A tryst with lions
10th May 2003


WE ARE welcomed with marigolds and aarti, as we step off the Royal Orient at Junagad, at the base of the temple-studded Girnar hill. We drive through this small town of mosques, temples and Buddhist monuments, to the place of erstwhile Nawab of Junagad, who after independence, accede to Pakistan.
The presenter, Sharad says to the camera, “The Nawab chartered several Dakota aircrafts, to ferry his family and movable treasures across to Karachi. Interestingly, two planeloads consisted only of dogs – his pedigree pets!” I walk through the Darbar hall museum, with its display of weaponry, silver clocks, huge coloured chandeliers, silver chairs and howdahs. Everything is in place, exactly as decades ago. The walls even have photos of the last Nawab with his various beloved dogs.
“The most amusing story is about the famous wedding that the Nawab held for his pet. The Nawab, mounted on caparisoned elephants greeted the arrival of the bridegroom by train. The marriage of the two dogs” dressed in brocades and jewels, in the presence of 250 other canines was celebrated with glittering pomp and ceremony.” Laughs Sharad to the camera.
After lunch, we visit the exquisite Mahabat Makbara en route to the Gir National Park, was once the private hunting reserve of the Nawab of Junagad. In 1901, the Nawab invited the Viceroy, Lord Curzon backed off when criticized in a local newspaper and instead requested the Nawab to protect the Asiatic lions, which were on the verge of extinction. The lion population was around 20 when the Nawab enforced a ban on hunting. Today, there are about 300 lions in the Gir National Park and Lion Sanctuary, covering over 1,000 –sq-kms – the only remaining refuge of this proud and majestic species.
The dry forest shines golden in the sun, surrounded by hilly and rugged slopes. Driving through dusty tracks in the jeep, I am getting really impatient. Three hours and still no sighting. “Where have all the animals disappeared?” We only have the day and I must capture the famous Asiatic lions on film. In desperation, I beg the forest guard, Lalji, to take us on foot through the jungle, to a stream close-by.
We walk through the jungle, crackling leaves underfoot. Suddenly the guide marks to a pugmark. He knows it is a lioness, which has passed by a couple of hours ago. He tracks the lioness and eagerly follows him through the dense growth. I run down the hill and abruptly the guide stops and clamps my mouth shut with his hand. He points under the tress and there she is- a lioness sitting six feet away! We stand motionless as she looks at us disdainfully and then walks off and sits posing on a hillock. By then the cameraman and Sharad have arrived and I gesture them to get closer for a good shot.
The Asiatic Lion, one of the most endangered large carnivores globally, has a majestic mane and a big tail tuft. These lions move about in prides, comprising of two-three male adults, lionesses and cubs stay with the pride, while the males leave after they are three years old. Lion males often live in pairs that last a lifetime. However, it is the females who go out hunting in packs and bring back prey, which is first devoured by the male and only then by the rest of the pack. In the day time, they live close to the waterholes and rest in the shade and hunt mostly at night.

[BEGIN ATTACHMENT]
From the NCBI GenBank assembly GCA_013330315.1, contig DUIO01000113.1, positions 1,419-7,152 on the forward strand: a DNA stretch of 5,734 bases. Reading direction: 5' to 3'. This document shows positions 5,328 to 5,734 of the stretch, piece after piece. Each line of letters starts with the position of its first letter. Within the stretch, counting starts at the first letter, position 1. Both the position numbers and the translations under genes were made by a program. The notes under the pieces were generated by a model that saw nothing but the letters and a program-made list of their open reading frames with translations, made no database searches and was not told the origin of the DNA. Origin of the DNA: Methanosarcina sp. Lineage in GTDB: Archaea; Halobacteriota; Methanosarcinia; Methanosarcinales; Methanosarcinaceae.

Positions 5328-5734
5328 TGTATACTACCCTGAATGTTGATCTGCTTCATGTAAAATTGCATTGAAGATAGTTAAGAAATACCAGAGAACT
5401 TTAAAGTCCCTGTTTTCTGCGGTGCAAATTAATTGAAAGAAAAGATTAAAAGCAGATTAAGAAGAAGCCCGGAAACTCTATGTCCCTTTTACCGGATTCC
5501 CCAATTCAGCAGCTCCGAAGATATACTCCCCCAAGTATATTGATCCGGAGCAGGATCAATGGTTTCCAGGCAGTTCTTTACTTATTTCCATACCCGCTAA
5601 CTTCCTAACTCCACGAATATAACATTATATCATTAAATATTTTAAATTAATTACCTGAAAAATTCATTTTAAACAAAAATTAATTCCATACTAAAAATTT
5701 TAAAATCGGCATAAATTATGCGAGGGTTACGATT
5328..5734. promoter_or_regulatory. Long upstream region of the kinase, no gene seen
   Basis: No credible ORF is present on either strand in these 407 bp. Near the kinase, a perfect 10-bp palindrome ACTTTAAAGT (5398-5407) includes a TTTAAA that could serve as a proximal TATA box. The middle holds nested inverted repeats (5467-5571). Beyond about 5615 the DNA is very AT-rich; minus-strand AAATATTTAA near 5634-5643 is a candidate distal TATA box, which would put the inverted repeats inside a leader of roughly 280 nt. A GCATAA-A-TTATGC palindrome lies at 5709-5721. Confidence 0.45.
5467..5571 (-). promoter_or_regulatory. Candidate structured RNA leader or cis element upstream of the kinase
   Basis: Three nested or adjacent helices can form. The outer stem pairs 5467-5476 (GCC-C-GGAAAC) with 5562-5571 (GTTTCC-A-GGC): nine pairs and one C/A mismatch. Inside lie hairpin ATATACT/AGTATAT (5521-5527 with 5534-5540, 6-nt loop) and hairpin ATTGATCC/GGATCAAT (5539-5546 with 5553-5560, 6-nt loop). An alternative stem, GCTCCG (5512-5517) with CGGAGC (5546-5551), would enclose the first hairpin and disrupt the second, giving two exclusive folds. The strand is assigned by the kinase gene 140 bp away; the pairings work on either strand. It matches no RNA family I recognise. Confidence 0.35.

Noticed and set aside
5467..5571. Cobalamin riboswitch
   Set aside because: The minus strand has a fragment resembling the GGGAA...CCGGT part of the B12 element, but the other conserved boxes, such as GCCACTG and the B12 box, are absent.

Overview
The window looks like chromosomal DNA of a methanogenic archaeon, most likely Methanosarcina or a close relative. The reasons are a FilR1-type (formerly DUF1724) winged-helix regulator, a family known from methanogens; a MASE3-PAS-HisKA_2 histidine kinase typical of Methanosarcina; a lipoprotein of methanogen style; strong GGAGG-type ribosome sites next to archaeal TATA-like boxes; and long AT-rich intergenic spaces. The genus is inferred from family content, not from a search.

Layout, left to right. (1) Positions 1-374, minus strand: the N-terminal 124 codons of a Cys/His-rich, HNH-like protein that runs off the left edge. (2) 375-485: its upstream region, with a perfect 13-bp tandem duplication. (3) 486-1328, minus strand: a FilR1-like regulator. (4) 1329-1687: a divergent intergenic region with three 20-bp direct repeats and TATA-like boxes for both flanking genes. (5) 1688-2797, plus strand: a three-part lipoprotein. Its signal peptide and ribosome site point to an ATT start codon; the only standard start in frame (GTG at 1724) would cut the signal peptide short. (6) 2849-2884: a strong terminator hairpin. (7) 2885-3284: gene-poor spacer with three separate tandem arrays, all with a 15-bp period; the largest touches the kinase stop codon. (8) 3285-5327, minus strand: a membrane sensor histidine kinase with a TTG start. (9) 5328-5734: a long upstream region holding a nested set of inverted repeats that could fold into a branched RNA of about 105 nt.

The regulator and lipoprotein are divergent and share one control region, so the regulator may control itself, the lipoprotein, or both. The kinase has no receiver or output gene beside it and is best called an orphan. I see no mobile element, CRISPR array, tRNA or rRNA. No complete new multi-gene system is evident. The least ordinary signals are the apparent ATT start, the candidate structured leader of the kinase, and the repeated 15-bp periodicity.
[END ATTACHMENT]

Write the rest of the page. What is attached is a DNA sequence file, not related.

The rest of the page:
As we continuing filming our lioness, Lalji to the right. Two clubs gambol toward the lioness. After a quick shots, we silently retreat, as a lioness with cubs can be highly dangerous and we are not meant to be out vehicles!
Lalji now drives us to the Kamaleshwar dam. En route, I spot some antelopes and deer. He tells me, “If you’re luck you can see some leopards, panthers, jackals and hyenas.” No such luck, but a few cormorants, egrets, a long tailed paradise flycatcher and kingfishers at the reservoir, make for good shots. I see a bunch of village women walk by with heavy loads of firewood on their head. “They are Maldharis and live within the jungle.” says Lalji. These herders of buffalo and cattle graze their herds extensively in the forest. The lion population often feeds on their livestock, for which Maldharis are compensated by the government.
We now climb onto the watchtower near the Kamaleshwar dam. The view of the scrub forest and the lake at sunset fills me with a sense of wonder. Soon, the howls of the jackals welcome the moon. The water in the lake makes rippling sounds, maybe of a crocodile. Some where the distance, I hear menacing grunts. A lion is on the prowl….
  • The Royal Orient of Gujarat Tourism offers luxury tours of Rajasthan and Gujarat. The route has recently been altered.
  • Sasan Gir village is connected by train and bus to Junagad and Veraval. There are just a few hotels here, so you must book ahead by phone or through a travel agent.
  • The best season to visit is mid-October to mid-June.
  • For more further information contact Gujarat Tourism (Delhi) Tel: 23744015 (gujarattourism.com)
To contact the writer, email at travelswithcam@yahoo.com